Adult stem cells, which can be effectively fused with other cells to work elsewhere, can be useful in fighting diseases, according to a study.
Researchers at Oregon Health and Science University have found evidence that adult cells may be useful in fighting disease.
The researchers, headed by Markus Grompe, showed that mice with a disease called tyrosinemia type 1, which causes jaundice and cirrhosis of the liver, can be cured by infusing their livers with bone marrow stem cells, the online edition of BBC News reported.
Analysis suggested the cells had reverted to the right number of chromosomes - the first time this had been seen outside of insects. However, why this happened was not clear.
Grompe is now investigating whether it is possible to use a signalling molecule, called insulin-like growth factor 1, to speed up the process as it is too slow to be effective on many human conditions.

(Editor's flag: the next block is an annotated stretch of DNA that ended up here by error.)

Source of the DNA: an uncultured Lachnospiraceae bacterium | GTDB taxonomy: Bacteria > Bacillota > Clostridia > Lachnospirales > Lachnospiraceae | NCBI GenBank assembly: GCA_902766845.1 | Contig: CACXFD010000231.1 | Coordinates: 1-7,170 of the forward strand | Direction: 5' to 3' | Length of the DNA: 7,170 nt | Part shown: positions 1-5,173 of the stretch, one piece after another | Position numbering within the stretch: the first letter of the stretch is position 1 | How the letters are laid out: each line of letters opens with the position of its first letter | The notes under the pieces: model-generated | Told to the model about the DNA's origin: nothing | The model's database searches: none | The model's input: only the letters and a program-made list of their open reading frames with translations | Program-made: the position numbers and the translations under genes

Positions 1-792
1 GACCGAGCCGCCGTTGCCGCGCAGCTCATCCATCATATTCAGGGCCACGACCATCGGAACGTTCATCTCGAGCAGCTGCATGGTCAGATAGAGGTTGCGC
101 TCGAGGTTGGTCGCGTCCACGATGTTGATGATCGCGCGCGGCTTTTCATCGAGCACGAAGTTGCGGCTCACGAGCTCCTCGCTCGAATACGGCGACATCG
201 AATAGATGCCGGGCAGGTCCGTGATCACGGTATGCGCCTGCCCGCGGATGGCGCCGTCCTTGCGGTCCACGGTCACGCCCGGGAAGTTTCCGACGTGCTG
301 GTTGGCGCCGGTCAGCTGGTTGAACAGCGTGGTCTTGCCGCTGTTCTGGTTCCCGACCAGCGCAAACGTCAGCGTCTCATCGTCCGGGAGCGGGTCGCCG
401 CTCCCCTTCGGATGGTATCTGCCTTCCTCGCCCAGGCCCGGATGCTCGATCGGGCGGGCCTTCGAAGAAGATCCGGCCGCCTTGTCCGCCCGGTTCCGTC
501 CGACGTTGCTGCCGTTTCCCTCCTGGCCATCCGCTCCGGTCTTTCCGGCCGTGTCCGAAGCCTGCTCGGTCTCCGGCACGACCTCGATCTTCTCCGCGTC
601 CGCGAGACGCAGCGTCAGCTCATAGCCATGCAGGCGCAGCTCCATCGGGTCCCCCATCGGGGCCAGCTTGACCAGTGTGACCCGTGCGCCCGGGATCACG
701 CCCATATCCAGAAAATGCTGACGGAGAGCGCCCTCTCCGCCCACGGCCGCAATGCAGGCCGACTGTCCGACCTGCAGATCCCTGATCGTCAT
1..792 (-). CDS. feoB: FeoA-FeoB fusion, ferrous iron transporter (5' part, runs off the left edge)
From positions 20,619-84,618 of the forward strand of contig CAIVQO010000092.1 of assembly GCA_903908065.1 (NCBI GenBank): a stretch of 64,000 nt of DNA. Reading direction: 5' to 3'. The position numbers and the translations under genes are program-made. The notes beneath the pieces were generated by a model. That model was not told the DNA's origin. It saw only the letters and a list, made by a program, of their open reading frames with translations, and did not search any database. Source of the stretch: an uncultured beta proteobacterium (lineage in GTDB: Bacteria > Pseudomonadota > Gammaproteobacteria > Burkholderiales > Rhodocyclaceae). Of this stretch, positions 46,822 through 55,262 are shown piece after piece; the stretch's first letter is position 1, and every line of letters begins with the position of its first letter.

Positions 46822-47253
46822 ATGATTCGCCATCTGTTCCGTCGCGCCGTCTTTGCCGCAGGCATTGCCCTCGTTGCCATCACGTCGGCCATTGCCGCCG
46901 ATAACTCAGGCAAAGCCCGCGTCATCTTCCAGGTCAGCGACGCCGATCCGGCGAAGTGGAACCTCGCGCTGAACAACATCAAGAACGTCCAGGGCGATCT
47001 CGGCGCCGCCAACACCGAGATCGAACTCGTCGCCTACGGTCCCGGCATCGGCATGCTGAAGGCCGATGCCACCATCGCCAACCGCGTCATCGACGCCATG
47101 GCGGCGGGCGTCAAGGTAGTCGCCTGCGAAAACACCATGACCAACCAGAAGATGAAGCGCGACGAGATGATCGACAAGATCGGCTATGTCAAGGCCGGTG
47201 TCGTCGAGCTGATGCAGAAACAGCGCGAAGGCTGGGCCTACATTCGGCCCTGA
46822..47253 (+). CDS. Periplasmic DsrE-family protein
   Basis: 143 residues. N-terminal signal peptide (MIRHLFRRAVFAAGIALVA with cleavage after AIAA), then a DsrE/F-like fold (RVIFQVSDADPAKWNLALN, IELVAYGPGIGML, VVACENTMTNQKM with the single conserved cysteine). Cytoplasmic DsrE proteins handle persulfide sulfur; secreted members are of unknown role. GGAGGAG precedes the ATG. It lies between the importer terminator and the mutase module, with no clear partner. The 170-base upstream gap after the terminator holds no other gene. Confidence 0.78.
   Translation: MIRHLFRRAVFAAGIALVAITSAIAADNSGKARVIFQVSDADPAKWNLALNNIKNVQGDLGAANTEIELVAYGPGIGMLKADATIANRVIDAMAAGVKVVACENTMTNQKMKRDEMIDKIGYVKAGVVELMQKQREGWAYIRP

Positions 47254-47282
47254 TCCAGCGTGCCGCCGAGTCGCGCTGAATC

Stephen Minger, director of the Stem Cell Biology Laboratory at King's College London, said there are few stem cells that can fuse like this, with bone marrow stem cells being one.
"But I am not sure how useful it is to spend time on this, when other sources such as embryonic stem cells have the potential for much more.
Embryonic stem cell research had drawn flack in US with its critics raising ethical questions as it intrinsically involves destruction of the embryo.
As a result scientists - particularly in the US where state funds cannot be used to fund embryonic stem cell research - have been exploring ways of treating disease with stem cells using adult cells.
Previous research had shown that adult cells can be fused with cells from other parts of the body.